Haematopoietic and Stromal Stem Cell Regulation by Extracellular Matrix Components and Growth Factors pp. 57-70
Authors: M. Bodo, T. Baroni and A. Tabilio
Abstract: During human embryogenesis, differentiation of
haematopoietic stem cells (HSCs) and their progeny is
regulated spatially and temporally.
In the adult, hemopoiesis is restricted to bone marrow (BM)
which contains HSCs residing within the so-called ‘niches’.
These are microenvironments consisting of extracellular
matrix (ECM) macromolecules (mainly
glycosaminoglycans, proteoglycans, fibronectin and
collagens) and stromal cells that act in concert to keep
HSCs in quiescence or to promote their growth and
differentiation, since BM stromal cells secrete specific
growth factors acting on responsive stem cells.
Haematopoietic precursors also secrete numerous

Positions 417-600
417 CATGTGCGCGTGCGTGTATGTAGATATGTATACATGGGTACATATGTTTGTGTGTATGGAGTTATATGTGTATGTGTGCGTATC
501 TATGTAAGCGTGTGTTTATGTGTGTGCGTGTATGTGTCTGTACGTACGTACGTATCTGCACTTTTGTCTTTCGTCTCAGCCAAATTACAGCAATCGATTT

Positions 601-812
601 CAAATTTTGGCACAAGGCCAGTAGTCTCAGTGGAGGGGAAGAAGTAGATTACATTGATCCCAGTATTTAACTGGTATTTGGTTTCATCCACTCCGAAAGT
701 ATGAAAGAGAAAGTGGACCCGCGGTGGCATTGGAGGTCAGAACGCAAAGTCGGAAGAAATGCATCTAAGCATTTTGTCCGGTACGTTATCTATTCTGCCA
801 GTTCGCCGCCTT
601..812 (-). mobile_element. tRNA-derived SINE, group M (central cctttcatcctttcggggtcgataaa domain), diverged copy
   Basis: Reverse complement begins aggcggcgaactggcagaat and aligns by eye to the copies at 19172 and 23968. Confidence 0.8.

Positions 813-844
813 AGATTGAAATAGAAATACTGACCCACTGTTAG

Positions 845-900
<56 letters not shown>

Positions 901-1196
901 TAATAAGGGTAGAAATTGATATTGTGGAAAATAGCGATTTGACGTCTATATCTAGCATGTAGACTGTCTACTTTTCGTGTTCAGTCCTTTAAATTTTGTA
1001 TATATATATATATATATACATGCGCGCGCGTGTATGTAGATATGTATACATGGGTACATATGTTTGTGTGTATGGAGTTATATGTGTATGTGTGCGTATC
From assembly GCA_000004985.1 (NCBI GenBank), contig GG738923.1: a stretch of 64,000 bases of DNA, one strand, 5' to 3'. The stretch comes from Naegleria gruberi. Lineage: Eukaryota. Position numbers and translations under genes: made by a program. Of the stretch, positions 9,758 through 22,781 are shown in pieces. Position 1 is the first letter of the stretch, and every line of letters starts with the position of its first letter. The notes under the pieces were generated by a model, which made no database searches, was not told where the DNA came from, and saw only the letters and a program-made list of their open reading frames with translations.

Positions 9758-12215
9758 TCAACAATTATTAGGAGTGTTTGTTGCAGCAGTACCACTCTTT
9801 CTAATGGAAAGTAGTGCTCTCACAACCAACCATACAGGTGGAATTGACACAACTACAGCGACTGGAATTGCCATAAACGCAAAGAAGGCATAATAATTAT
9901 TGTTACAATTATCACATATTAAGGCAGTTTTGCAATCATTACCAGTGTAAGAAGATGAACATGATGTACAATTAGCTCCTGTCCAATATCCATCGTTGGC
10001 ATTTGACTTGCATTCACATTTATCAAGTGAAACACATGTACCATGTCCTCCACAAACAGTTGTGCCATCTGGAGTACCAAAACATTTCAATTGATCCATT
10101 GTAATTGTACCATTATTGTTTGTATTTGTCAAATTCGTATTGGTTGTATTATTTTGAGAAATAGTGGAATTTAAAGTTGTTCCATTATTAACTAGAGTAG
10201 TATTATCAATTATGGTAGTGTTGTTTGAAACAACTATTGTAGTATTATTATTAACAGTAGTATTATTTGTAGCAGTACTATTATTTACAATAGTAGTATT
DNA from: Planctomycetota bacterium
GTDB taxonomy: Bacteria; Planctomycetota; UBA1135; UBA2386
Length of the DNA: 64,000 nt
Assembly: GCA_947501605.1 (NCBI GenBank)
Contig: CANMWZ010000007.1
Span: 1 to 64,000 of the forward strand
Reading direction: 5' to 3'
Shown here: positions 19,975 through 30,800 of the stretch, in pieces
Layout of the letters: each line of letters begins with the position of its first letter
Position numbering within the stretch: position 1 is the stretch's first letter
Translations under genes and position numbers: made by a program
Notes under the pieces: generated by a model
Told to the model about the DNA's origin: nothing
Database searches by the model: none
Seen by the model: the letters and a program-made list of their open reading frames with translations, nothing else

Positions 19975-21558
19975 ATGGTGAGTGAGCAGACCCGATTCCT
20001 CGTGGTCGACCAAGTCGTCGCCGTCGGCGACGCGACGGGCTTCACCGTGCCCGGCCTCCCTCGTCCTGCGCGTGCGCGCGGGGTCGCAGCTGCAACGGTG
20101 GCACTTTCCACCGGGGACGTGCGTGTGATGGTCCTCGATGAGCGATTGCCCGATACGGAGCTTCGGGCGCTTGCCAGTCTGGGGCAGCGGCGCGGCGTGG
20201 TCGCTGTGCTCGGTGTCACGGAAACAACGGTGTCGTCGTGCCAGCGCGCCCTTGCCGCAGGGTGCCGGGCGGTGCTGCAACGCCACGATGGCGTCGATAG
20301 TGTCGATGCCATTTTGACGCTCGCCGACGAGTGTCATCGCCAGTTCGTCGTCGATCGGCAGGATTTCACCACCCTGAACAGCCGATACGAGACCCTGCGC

regulatory molecules as fibroblast growth factors (FGF),
interleukin 1 (IL1), and transforming growth factor-â1
(TGFâ1), regulating in an autocrine and/or paracrine
manner the various stages of normal hematopoiesis.
Although the majority of stem cells are quiescent and do
nor respond to external signals, a few active stem cells
responde to paracrine produced growth factors and
differentiate into the more committed CD34+
haematopoietic stem cell or into a mesenchymal stem cell,
which generate even more specified tissue.
This review focuses on the role of both ECM molecules and
growth factors that form a dynamic, interactive system
crucial for lineage commitment and amplification.
In this perspective, we recently described the pivotal role of
ECM, FGF and TGFâ on the GM-490 phenotype, which is
a cell line established from the bone marrow of a patient
with acute lymphoblastic leukemia. Our findings indicated
the GM-490 cell line possess characteristics of both
haematopoietic and mesenchymal precursors.